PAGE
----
Federal environmental assessment law passed Monday night will turn a blind eye to the potential human health and environmental impacts of many proposed projects.
VANCOUVER, BRITISH COLUMBIA –A report card issued today by a team of environmental lawyers gives a failing grade to the federal government’s new approach to environmental assessment. The report card measures the final content of Bill C-38 - the omnibus Budget Bill passed Monday by the House of Commons - against a checklist of principles endorsed earlier this year by over 55 Canadian organisations coast to coast representing scientists, physicians, lawyers, advocates for democracy and citizen groups.
Whether it is fairness, predictability, accessibility, strengthening public participation or advancing sustainability, in every area the new law falls short.
“In the final analysis, Bill C-38 just doesn’t make the grade,” says Jessica Clogg, Executive Director & Senior Counsel, West Coast Environmental Law Association. “Absent from Bill C-38, which replaced the Canadian Environmental Assessment Act with a new and less comprehensive law, are virtually every one of the safeguards required for a safe and effective approach to environmental assessment of resource projects.”
Even as the Bill prepares to clear final hurdles in the Senate, the federal government has not said which projects its new law will apply to, only that such assessments, when and if they happen, will be arbitrarily shortened and restrict public participation. Assessment of human health impacts has also been eliminated for many projects. .
“This law removes health and socio-economic conditions from the types of environmental effects to be assessed in most circumstances and gives Cabinet powers to arbitrarily decide which components of the environment should be assessed, while ignoring others,” says Rachel Forbes, Staff Counsel with West Coast Environmental Law Association. “This new law places the health, safety and security of Canadians, our environment and our economy at risk.”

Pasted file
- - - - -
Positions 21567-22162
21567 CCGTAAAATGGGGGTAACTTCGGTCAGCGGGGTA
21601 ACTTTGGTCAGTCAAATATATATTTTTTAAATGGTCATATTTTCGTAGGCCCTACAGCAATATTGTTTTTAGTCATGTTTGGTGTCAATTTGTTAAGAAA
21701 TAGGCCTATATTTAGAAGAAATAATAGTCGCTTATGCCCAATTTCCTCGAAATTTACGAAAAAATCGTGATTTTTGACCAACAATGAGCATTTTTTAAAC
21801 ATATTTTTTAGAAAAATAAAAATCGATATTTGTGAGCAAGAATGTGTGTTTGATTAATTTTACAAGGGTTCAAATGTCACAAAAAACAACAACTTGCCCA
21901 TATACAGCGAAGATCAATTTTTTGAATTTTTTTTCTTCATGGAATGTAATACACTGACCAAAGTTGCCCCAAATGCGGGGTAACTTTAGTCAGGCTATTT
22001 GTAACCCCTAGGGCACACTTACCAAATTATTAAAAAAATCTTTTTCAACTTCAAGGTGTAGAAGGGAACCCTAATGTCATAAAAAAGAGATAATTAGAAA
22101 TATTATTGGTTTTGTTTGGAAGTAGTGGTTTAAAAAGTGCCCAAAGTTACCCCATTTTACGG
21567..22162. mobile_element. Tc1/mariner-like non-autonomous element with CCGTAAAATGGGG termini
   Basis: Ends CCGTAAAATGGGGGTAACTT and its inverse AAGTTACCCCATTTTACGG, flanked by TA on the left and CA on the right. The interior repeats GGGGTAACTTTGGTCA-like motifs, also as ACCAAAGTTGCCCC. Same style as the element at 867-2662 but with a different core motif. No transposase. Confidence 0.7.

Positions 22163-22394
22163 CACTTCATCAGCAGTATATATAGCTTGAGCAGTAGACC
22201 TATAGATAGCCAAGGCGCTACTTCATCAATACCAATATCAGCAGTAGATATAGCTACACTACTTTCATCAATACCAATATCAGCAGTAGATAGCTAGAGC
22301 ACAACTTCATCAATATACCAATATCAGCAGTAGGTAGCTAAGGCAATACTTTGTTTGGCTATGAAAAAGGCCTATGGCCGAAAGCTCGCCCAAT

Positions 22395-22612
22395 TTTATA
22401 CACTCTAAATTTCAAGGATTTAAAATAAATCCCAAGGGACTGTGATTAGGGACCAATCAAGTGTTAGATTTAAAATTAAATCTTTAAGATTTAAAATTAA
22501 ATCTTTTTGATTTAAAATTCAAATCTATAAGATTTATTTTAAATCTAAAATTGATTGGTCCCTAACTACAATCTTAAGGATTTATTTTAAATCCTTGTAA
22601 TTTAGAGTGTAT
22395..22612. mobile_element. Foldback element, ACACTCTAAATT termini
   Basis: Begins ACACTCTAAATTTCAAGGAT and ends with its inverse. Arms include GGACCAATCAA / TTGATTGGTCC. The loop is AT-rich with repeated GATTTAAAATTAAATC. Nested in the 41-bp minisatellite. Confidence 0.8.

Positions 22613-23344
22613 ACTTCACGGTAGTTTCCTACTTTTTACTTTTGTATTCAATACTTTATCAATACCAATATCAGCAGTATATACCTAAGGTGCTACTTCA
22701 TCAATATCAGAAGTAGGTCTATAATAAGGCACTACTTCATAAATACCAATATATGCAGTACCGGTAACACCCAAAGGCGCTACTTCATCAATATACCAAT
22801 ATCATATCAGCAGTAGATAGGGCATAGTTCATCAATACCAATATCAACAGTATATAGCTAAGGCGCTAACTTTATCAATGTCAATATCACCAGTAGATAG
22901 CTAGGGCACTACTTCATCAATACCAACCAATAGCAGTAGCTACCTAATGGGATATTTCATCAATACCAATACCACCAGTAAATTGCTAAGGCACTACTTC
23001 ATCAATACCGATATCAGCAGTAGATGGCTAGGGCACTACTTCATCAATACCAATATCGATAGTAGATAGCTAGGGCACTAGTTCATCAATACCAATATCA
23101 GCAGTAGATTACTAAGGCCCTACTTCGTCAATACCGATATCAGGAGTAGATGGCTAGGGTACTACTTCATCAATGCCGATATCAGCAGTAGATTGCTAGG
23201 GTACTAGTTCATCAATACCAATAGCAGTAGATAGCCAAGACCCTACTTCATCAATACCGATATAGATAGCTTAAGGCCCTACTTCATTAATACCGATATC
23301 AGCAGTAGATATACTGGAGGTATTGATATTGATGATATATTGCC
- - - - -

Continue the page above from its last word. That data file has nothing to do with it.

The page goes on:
The report card and accompanying legal analysis are authored by West Coast Environmental Law Association, a BC-based not-for-profit group of environmental law analysts.
The Checklist for Strong Environmental Laws (February 2012), against which the lawyers evaluated the new Canadian Environmental Assessment Act 2012, sets out foundational principles for a system of environmental assessment laws to ensure sound and democratic decisions, uphold the Canadian Constitution, and deliver lasting and sustainable benefits to all Canadians.
Download the Report Card and find the full legal analysis at:
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Jessica Clogg, Executive Director & Senior Counsel
West Coast Environmental Law Association